If you like, you can add several other options here, a complete overview can be found in the documentation on Twitter.

The only thing missing is the retrieval of the data and its export:

module.exports = async function() {
return client.get('statuses/user_timeline', params)
.catch((err) => {

Altogether my tweets.js looks like this:

var Twitter = require('twitter');

var client = new Twitter({
consumer_key: process.env.TWITTER_CONSUMER_KEY,
consumer_secret: process.env.TWITTER_CONSUMER_SECRET,
access_token_key: process.env.TWITTER_ACCESS_TOKEN_KEY,
access_token_secret: process.env.TWITTER_ACCESS_TOKEN_SECRET
var params = {user_id: '550124146', count: 20};

module.exports = async function() {
return client.get('statuses/user_timeline', params)
.catch((err) => {

# 11ty filter

Eleventy offers the possibility to define your own filters. I currently use two basic filters for the display of tweets.

# Filter replies

By default, the API sends each tweet to the timeline, including the tweets you posted in response to other tweets. There are two ways to filter the responses:

1. Filter by API query

You add the value exclude_replies = true to your params variable. However, I decided not to do this because we cannot access the answers on any other page - they are not queried.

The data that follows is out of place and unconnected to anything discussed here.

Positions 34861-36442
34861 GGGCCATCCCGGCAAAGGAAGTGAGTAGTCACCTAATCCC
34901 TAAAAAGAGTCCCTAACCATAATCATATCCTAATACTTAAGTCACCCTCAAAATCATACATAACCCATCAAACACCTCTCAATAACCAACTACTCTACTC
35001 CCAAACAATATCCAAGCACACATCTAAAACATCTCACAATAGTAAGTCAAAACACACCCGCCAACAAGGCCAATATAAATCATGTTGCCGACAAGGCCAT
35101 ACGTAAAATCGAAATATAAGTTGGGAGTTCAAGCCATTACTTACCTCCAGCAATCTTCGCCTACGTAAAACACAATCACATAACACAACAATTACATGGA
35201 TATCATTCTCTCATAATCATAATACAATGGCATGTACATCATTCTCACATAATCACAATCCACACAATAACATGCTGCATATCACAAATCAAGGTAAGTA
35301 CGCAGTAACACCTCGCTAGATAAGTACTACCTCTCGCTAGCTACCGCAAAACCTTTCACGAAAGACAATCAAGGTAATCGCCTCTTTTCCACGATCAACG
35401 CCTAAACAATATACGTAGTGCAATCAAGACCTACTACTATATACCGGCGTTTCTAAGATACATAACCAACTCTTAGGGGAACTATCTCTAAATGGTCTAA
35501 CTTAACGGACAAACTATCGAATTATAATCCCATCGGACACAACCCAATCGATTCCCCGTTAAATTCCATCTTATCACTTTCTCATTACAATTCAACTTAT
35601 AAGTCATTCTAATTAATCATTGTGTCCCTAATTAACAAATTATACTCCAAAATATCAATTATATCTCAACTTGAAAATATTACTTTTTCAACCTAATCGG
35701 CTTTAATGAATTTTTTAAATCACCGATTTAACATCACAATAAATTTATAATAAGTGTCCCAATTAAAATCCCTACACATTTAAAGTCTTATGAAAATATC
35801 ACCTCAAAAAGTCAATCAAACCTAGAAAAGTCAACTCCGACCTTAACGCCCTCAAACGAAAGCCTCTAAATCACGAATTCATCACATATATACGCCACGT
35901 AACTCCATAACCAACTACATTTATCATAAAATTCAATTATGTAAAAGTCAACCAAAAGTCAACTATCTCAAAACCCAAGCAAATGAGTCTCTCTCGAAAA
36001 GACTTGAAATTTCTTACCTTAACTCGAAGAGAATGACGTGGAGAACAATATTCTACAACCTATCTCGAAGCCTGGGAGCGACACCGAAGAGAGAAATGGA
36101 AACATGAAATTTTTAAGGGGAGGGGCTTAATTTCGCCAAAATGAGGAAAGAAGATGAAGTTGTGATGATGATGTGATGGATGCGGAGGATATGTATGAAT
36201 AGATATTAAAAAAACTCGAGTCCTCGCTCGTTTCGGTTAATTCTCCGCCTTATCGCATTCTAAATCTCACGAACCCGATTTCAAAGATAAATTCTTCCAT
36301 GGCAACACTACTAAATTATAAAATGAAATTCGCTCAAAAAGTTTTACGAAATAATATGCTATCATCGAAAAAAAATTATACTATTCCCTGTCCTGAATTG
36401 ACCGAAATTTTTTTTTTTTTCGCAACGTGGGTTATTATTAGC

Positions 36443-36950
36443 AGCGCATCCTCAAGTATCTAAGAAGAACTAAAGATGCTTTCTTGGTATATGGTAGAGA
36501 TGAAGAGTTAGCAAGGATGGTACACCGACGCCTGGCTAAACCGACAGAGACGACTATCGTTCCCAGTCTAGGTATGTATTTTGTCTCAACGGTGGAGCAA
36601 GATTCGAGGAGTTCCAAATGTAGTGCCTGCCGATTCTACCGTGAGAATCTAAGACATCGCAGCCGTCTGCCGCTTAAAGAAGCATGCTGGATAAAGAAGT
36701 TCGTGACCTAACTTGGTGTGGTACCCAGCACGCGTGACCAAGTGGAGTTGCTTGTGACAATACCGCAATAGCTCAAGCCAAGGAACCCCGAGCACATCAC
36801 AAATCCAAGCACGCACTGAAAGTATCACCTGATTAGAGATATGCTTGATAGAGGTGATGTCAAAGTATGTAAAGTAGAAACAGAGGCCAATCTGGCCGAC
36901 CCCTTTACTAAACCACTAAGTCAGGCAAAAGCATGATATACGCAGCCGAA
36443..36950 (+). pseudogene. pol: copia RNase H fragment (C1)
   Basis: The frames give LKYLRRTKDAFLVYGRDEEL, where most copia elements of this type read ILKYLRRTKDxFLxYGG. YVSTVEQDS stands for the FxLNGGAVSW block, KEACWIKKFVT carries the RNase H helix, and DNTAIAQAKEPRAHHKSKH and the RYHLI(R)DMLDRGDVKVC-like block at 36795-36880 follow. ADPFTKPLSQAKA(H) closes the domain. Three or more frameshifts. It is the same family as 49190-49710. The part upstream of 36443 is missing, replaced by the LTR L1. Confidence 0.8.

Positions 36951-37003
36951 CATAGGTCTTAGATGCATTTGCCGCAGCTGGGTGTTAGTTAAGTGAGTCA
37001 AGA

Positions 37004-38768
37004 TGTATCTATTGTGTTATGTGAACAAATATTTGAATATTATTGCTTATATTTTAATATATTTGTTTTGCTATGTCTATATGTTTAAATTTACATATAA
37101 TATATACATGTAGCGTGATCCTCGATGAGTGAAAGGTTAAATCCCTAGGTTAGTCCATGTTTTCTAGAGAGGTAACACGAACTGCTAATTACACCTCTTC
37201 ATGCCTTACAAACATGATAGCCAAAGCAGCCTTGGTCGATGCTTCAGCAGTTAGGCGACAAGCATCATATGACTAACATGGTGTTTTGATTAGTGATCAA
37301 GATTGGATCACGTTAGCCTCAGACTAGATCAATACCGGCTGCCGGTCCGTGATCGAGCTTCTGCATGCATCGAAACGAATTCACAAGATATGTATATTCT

2. Filter by 11ty-Filter

With a global filter you can dynamically decide in the template where you want to include answers. The trick: Each reply starts with an @. The corresponding filter belongs in your .eleventy.js file:

eleventyConfig.addFilter("tweetExcludeAnswers", obj => {
const result = obj.filter(el => el.text.charAt(0) !== "@");
return result;

# Filter URL from tweet text

By default, the API appends the source URL of the tweet to each tweet text. Each of these URLs starts with Twitter’s short URL service - and I take advantage of that in this filter by filtering every URL that starts with

eleventyConfig.addFilter("tweetRemoveLink", obj => {
const result = obj.replace(/https:\/\/\/\S*/gm, "");
return result;

# Format date with Moment.js

If you want to display the date of your tweets, you won’t be able to avoid formatting. The Twitter API displays the date in the format Thu Apr 06 15:28:43 +0000 2017.

For formatting I use Moment.js. Moment.js allows you not only to change the format of the date, but also to influence the localization. Since I use the filter not only for tweets, but also for other data, I built it as flexible as possible, instead of setting it to the Twitter format.